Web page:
This is a common question. Here's the answer:
- It's is a contraction, meaning a shorter or "contracted" form of "it is" or "it has." (Example: It's going to rain.)
- Its is a possessive pronoun meaning, "belonging to it," or a "quality of it" (Example: The carrier lost its license) or (Example: Its color is red.)
- And there's absolutely, positively no such word as its'.
These rules seem simple, but sometimes cause pain. That's because when most English speakers want to show possession, they add an " ’s " as in "We took the pilot's license."
But guess what? If you write "it" and you want to show that "it" owns something, you don't write "it's," you write "its." Yikes. That's just one of many quirky rules in the English language.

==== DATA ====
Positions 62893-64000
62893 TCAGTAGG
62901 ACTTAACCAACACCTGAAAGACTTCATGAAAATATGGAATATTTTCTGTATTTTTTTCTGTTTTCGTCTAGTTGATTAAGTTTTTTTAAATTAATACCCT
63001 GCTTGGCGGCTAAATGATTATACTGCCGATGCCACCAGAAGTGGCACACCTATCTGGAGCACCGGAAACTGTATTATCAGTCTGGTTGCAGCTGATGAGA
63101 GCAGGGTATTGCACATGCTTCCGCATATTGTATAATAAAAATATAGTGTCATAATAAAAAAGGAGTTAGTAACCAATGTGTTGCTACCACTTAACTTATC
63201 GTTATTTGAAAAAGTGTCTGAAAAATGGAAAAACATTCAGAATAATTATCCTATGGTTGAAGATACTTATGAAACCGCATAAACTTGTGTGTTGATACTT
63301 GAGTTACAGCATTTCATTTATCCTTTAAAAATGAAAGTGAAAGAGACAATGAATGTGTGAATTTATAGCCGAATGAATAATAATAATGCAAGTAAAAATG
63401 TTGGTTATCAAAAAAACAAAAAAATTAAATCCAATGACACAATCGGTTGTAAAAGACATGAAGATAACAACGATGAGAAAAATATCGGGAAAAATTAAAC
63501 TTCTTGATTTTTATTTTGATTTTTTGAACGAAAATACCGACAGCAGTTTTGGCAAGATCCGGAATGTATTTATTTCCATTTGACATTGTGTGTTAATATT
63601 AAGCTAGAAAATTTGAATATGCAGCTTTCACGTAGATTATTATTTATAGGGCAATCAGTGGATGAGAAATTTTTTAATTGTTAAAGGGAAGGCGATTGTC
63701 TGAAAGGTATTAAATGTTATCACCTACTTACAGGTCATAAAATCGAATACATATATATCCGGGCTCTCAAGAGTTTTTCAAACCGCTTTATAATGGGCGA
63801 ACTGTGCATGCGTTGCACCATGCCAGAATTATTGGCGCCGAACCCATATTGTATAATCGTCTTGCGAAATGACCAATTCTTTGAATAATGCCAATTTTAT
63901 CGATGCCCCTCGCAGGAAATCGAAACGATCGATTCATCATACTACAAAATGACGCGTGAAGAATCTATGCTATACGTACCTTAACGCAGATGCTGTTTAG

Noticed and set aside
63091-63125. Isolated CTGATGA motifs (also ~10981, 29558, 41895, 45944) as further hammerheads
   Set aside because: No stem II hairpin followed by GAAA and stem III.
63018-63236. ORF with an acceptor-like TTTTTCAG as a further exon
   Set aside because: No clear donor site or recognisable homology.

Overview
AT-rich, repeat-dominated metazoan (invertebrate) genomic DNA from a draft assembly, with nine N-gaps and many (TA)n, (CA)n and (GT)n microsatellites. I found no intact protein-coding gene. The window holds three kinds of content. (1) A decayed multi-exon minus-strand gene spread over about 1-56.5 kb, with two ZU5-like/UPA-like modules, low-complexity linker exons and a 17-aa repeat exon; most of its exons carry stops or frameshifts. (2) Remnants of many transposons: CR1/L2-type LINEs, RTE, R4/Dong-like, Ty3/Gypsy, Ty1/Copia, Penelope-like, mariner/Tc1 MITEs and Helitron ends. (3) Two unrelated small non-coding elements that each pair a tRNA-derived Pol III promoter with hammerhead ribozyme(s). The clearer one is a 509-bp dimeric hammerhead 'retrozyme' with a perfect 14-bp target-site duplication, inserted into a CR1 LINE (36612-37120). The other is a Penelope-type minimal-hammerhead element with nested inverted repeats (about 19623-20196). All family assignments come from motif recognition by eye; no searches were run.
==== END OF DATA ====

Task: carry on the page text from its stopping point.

And if that's not enough stress, try this---when you want to show that a group possesses something, the typical way to do that is to add an apostrophe to the end of the word. For example, if you go backstage to the place where performers get dressed, then you've gone to the " actors’ " dressing room.
No wonder then that many English speakers naturally want to use " its’ " to mean possession by a group. But that's wrong, so remember—there's absolutely, positively no such word as its’. If you mean singular or plural possession, just write "its."
For answers to other questions similar to this, refer to:
If you've got comments or questions about this, please contact:
Dr. Bruce V. Corsino
FAA Plain Language Program Manager